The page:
The Botswana Cricket Association (BCA) has now been able to give the deaf a chance to enjoy and play the game of cricket by making it an increasingly accessible sport.
Like every school in the development Programme in Francistown, The Centre for the Deaf in Francistown started playing cricket in March 2010.
The school, a boarding facility which is located in the high-density suburb of Satellite, is open to both boys and girls, enabling students to play during weekends.
The school’s sports teacher, Mr Mphateng, underwent the Botswana Cricket Association initiated basic playing and coaching skills course and is responsible for their daily practices. It has been a learning curve for the Development Officer in learning the communication skills.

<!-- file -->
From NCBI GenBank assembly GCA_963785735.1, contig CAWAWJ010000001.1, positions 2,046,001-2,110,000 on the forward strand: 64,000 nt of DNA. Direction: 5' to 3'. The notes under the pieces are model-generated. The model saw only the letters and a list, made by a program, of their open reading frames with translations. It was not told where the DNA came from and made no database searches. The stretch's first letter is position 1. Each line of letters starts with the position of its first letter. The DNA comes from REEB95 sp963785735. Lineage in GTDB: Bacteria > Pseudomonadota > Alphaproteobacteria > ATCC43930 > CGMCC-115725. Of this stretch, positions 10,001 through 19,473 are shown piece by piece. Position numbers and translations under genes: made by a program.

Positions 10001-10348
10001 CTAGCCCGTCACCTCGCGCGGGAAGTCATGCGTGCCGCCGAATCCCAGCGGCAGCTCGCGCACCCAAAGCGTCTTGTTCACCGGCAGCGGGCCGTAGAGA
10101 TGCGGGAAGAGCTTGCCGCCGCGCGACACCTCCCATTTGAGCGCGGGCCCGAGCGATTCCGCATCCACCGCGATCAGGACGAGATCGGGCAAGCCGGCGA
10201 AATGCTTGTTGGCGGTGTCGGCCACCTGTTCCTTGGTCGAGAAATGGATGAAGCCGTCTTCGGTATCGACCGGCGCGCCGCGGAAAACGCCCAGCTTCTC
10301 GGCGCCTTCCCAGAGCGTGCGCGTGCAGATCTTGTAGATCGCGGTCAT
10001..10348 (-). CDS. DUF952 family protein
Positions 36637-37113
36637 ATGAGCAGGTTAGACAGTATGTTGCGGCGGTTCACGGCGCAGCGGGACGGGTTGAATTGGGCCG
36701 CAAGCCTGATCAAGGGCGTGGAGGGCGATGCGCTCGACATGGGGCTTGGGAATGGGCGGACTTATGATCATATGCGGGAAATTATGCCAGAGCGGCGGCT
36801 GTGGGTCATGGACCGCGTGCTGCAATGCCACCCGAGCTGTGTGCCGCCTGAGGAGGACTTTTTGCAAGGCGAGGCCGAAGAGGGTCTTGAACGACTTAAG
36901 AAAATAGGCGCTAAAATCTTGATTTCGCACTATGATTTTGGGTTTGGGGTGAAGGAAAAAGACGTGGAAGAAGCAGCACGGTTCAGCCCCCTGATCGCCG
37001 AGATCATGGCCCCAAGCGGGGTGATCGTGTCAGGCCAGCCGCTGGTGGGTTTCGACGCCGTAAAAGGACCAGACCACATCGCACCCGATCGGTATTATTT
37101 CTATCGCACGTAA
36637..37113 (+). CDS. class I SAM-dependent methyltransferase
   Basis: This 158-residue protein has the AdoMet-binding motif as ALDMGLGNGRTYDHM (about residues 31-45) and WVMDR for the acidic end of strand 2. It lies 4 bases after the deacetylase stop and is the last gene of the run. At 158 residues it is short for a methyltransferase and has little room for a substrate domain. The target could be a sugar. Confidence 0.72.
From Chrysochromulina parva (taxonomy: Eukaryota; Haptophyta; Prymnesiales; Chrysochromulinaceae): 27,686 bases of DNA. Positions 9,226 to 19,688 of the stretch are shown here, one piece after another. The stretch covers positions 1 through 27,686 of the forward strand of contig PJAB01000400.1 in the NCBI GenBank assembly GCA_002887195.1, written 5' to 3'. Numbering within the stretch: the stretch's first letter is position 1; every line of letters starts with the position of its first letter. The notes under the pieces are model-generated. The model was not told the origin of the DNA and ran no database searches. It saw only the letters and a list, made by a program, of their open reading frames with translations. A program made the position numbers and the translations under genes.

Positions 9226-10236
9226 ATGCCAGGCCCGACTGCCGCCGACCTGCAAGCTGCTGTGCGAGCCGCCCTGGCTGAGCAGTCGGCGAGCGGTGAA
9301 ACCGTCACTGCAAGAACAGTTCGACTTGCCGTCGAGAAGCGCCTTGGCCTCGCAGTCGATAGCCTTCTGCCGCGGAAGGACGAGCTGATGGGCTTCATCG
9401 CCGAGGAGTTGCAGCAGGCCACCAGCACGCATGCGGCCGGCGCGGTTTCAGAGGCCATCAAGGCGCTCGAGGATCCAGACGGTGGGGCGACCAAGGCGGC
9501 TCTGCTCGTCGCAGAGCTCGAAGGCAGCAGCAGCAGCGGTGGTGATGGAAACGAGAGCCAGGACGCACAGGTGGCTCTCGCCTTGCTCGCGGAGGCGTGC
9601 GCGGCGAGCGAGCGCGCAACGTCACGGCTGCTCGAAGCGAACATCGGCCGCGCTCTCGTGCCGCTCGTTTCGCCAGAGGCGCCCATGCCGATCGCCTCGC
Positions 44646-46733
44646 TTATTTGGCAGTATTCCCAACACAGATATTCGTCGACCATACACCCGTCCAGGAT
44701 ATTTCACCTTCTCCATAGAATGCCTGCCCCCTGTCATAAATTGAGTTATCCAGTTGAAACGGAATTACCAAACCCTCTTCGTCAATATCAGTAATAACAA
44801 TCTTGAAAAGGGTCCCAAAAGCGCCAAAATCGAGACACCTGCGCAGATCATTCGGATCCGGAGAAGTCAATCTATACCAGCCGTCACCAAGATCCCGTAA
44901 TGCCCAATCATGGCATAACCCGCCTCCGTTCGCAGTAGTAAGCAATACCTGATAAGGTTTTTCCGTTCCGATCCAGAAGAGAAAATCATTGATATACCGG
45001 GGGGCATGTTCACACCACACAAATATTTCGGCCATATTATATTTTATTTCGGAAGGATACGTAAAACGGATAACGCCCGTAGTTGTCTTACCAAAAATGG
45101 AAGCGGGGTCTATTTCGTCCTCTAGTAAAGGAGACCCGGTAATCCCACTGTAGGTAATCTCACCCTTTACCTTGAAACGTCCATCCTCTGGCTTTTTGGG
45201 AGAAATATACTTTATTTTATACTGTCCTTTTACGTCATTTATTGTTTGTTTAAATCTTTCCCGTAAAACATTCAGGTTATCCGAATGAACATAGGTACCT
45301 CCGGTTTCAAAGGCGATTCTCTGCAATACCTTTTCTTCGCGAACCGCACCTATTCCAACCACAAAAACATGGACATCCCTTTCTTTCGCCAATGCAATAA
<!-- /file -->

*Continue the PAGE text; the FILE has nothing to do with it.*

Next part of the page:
Northern Region Development Officer, Clement Chipanga, explained that communicating with the players is not easy.
“I have eventually picked up a little bit of sign language and managed to impart basic skills to the students. An interpreter is vital as there is a possibility of them misunderstanding what we say if we have not communicated the matter to them clear enough,” he said.
Chipanga explained that teaching by demonstrations remained vital to help communicate the message to the players.
“Demonstrations play a major role in the coaching sessions and the recipients usually nod their head to signify the understanding of the concept being put across. Interestingly, some modified sport specific signs for communication develop among the team members and help with communication during matches and training.
Though cricket has been played by people with disabilities for many years, a recent initiative has been the development to cater for those with physical disability and also those with learning difficulties.